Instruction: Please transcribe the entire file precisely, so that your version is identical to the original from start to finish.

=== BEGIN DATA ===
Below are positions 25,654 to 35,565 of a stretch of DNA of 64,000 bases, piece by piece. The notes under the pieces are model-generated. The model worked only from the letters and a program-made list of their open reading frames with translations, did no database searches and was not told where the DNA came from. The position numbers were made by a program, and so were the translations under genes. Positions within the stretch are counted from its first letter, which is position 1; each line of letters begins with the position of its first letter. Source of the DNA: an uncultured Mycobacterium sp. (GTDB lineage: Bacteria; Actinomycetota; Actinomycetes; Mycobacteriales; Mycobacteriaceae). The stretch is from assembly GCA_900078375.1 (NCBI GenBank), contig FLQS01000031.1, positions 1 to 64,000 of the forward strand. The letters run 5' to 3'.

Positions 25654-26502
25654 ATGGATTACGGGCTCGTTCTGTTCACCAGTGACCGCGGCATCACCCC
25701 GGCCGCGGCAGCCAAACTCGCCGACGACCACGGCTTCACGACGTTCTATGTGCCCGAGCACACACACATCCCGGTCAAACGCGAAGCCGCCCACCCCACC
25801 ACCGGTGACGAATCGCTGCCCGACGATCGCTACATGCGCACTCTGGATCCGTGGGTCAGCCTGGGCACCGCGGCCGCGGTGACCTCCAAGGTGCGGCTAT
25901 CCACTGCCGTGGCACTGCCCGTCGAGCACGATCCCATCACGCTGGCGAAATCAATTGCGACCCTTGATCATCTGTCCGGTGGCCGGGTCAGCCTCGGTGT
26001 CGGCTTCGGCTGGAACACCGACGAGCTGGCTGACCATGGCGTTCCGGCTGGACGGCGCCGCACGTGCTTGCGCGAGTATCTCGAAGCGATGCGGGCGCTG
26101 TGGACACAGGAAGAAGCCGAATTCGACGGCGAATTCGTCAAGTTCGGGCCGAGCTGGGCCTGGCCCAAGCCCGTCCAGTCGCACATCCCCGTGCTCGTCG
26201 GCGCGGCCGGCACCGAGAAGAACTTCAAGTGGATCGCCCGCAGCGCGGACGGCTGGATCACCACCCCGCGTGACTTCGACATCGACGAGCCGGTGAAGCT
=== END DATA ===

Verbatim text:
Below are positions 25,654 to 35,565 of a stretch of DNA of 64,000 bases, piece by piece. The notes under the pieces are model-generated. The model worked only from the letters and a program-made list of their open reading frames with translations, did no database searches and was not told where the DNA came from. The position numbers were made by a program, and so were the translations under genes. Positions within the stretch are counted from its first letter, which is position 1; each line of letters begins with the position of its first letter. Source of the DNA: an uncultured Mycobacterium sp. (GTDB lineage: Bacteria; Actinomycetota; Actinomycetes; Mycobacteriales; Mycobacteriaceae). The stretch is from assembly GCA_900078375.1 (NCBI GenBank), contig FLQS01000031.1, positions 1 to 64,000 of the forward strand. The letters run 5' to 3'.

Positions 25654-26502
25654 ATGGATTACGGGCTCGTTCTGTTCACCAGTGACCGCGGCATCACCCC
25701 GGCCGCGGCAGCCAAACTCGCCGACGACCACGGCTTCACGACGTTCTATGTGCCCGAGCACACACACATCCCGGTCAAACGCGAAGCCGCCCACCCCACC
25801 ACCGGTGACGAATCGCTGCCCGACGATCGCTACATGCGCACTCTGGATCCGTGGGTCAGCCTGGGCACCGCGGCCGCGGTGACCTCCAAGGTGCGGCTAT
25901 CCACTGCCGTGGCACTGCCCGTCGAGCACGATCCCATCACGCTGGCGAAATCAATTGCGACCCTTGATCATCTGTCCGGTGGCCGGGTCAGCCTCGGTGT
26001 CGGCTTCGGCTGGAACACCGACGAGCTGGCTGACCATGGCGTTCCGGCTGGACGGCGCCGCACGTGCTTGCGCGAGTATCTCGAAGCGATGCGGGCGCTG
26101 TGGACACAGGAAGAAGCCGAATTCGACGGCGAATTCGTCAAGTTCGGGCCGAGCTGGGCCTGGCCCAAGCCCGTCCAGTCGCACATCCCCGTGCTCGTCG
26201 GCGCGGCCGGCACCGAGAAGAACTTCAAGTGGATCGCCCGCAGCGCGGACGGCTGGATCACCACCCCGCGTGACTTCGACATCGACGAGCCGGTGAAGCT